Mini-jobs are one of the employment forms in Germany that have repeatedly led to fierce controversy in the past one and a half decades. The dispute was triggered by the reform of marginal part-time employment in the “First Law for Modern Services on the Labour Market” (“Hartz I”) in the year 2003. In the law the so-called mini-jobs were established and midi-jobs were introduced with a sliding pay and contribution scale as a transition into employment covered fully by social security.
As was already the case before 1999, this law once again made it irrelevant for income tax and social security whether a mini-job is a person’s main job or a second one. Since then, all types of mini-jobs have been tax-free for the employees, although the employers pay flat rates for insurances and taxes. Furthermore, the reform raised the monthly wage threshold from its previous level of 325 euros to 400 euros. The restriction of weekly working hours to 15, which had been in place until then, was dropped without replacement.
The pros and cons of marginal part-time employment
In the debate surrounding mini-jobs serious arguments are put forward by both sides. Factors in favour of this employment form are that it enables workers to earn additional income in an unbureaucratic way and that it may facilitate access to the labour market. Moreover, mini-jobs can increase firms’ flexibility with regard to staff deployment as well as potentially countering the spread of undeclared employment.
However, these advantages came at a price, especially for the people holding mini-jobs. For example, desired transitions into employment covered by social security are made more difficult due to tax-free thresholds. Regulations pertaining to employment law are not always implemented. People who hold marginal part-time jobs for longer periods accrue low pension rights. The regulations on mini-jobs can have negative effects for firms, too. If it is not really worthwhile for employees to do extra work, skilled labour potential is lost.
Suggestions regarding a new reform of mini-jobs range from further increases in the monthly wage threshold to complete elimination of the existing advantages with regard to taxes and social security contributions. The research findings that are relevant for possible amendments to the regulations are summarized in the following and various reform options are discussed.
The number of mini-jobs as a second job almost trebled since 2003
The number of mini-jobs increased overall from 5.7 to 7.8 million between 2003 and 2014, before decreasing slightly to 7.5 million by 2017 (see Figure 1). The two main groups of mini-job holders developed differently in this period. After the law was changed in 2003, the number of people working only in marginal part-time employment (with a mini-job as their only job) increased rapidly by 500,000 to 5.2 million in 2004, but rose only slightly further to 5.4 million in the following years. Since 2011 the figure has declined steadily, to 4.8 million most recently. In contrast, the number of people with a mini-job as a second job has grown continuously, almost trebling since reaching one million in 2003.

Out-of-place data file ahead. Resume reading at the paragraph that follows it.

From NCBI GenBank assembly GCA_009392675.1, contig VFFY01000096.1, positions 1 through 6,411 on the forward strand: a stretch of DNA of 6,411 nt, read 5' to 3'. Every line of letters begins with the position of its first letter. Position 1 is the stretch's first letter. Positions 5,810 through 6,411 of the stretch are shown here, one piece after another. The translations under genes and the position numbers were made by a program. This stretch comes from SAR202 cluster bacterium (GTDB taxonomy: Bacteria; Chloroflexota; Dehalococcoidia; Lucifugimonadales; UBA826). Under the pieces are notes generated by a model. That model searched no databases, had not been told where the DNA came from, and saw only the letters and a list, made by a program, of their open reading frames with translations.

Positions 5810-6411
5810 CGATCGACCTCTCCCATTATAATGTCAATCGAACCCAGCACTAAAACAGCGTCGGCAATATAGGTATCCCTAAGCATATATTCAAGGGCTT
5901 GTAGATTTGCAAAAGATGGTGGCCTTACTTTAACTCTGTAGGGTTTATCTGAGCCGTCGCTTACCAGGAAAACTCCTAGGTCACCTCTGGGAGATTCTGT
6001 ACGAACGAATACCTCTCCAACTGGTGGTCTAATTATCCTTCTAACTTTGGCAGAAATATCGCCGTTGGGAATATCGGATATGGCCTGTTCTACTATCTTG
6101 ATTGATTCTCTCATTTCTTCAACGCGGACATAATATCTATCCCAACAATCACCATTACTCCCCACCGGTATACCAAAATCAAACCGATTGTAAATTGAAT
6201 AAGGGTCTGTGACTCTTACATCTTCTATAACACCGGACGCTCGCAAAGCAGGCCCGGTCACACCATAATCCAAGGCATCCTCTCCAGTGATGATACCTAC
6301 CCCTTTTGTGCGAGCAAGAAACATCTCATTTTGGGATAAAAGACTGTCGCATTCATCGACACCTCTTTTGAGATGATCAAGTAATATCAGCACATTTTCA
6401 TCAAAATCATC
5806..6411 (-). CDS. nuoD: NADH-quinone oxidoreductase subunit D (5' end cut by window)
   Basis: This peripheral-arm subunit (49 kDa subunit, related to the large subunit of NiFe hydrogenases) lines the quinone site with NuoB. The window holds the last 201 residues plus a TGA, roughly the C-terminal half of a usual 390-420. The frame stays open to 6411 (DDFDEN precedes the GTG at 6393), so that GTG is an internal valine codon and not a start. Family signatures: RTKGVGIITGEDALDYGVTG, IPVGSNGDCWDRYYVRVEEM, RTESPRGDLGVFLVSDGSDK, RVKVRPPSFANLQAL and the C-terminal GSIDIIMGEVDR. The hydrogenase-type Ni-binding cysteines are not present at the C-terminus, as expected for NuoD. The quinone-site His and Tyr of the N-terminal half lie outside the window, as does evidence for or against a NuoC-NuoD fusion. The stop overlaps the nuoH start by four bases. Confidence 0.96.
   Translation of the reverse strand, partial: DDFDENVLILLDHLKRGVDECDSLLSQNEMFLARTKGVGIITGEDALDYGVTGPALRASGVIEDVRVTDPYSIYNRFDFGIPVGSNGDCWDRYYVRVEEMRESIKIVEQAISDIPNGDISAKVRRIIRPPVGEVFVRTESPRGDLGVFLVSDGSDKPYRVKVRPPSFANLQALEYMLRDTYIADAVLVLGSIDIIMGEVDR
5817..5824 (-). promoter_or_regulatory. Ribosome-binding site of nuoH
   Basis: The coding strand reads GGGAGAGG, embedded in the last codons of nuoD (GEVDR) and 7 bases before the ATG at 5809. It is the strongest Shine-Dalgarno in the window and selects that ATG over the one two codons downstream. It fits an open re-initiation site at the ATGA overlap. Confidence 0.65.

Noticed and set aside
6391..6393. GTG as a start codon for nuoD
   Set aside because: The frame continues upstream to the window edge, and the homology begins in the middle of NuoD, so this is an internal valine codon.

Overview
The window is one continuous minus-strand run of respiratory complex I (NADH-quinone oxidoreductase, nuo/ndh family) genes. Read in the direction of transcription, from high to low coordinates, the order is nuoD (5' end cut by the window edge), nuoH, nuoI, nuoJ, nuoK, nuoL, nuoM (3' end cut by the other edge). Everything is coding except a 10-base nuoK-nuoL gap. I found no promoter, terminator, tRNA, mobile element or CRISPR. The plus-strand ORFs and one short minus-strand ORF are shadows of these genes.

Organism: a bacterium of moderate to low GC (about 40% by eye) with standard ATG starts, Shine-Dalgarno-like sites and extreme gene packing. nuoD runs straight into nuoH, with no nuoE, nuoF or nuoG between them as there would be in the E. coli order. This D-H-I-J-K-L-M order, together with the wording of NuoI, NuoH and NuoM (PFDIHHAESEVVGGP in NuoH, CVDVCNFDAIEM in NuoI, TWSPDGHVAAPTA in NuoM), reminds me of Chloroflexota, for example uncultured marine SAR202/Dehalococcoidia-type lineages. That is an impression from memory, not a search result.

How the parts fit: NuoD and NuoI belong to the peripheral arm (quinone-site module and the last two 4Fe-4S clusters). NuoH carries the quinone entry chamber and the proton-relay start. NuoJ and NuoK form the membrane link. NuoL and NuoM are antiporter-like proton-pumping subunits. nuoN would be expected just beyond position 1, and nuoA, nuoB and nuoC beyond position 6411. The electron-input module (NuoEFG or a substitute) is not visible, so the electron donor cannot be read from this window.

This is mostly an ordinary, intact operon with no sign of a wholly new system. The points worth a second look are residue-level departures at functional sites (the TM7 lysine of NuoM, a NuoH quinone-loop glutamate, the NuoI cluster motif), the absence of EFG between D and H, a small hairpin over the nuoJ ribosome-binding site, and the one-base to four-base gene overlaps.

Research findings suggest that the number of exclusive mini-jobs fell markedly when the statutory minimum wage was introduced. However, according to descriptive findings, the loss of marginal part-time employment was probably partly offset by a considerable level of mini-jobs being converted into jobs subject to social security contributions (see Figure 2). A problem that is becoming increasingly evident is that, with the given monthly wage threshold of mini-jobs, every rise in the hourly minimum wage has to lead to a reduction of working hours for people with such jobs.
Sociodemographic composition and sectoral structure of mini-job employment
Compared to workers in employment covered by social security, women, older and low-skilled workers are over-represented in the group with a marginal part-time job as their main job. According to their own statements a good 40 percent of those holding mini-jobs are housewives (or to a very low extent househusbands), somewhat more than 20 percent are school pupils or students, another good 20 percent are retired, and just over 10 percent are unemployed. A disproportionately high number of mini-jobs are found in the services sector, especially in hotels and restaurants and in the retail trade.
Analyses reveal that a change in the sociodemographic composition of the workforce, for example a higher labour-force participation of women, and shifts in the sectoral structure of employment, for instance in favour of services, have not had any notable impact on the development of marginal part-time employment as shown by the author’s 2014 study. In fact, changes in the behaviour of firms and individuals, partly in response to altered institutional basic conditions, were more decisive. One possible reason for this could be that in Germany mini-jobs have for some time benefited in many ways from being subject to lower taxes and social security contributions, which makes this employment form equally attractive for many employers and employees.
Firms’ motives for using mini-jobs
For using mini-jobs, employers currently pay flat-rate health insurance contributions, amounting to 13 percent of the gross wage, and flat-rate contributions to pension insurance amounting to 15 percent. In addition, a flat-rate tax of 2 percent is incurred. Totalling 30 percent, the employer contributions are higher than those paid for employment fully subject to social security contributions (just under 20 percent), yet the overall burden is lower than for other employment covered by social security, as no employee contributions to social security have to be paid and the worker is exempt from tax. Being exempt from tax and insurance contributions and thus having a better net wage, people with mini-jobs are more likely to make concessions with regard to their gross wages than workers in regular employment.
Findings from establishment surveys show first of all that the extent to which mini-jobs are used differs not only between industries – as mentioned above – but also depending on the size of the establishment. The smaller the establishment is, the more frequently it will make use of mini-jobs on average. While firms report in approximately half of the cases that they were above all taking their employees’ wishes into account when using part time employment, the reasons given for using mini-jobs are primarily the associated possibilities to deploy staff flexibly and according to often only temporary demand.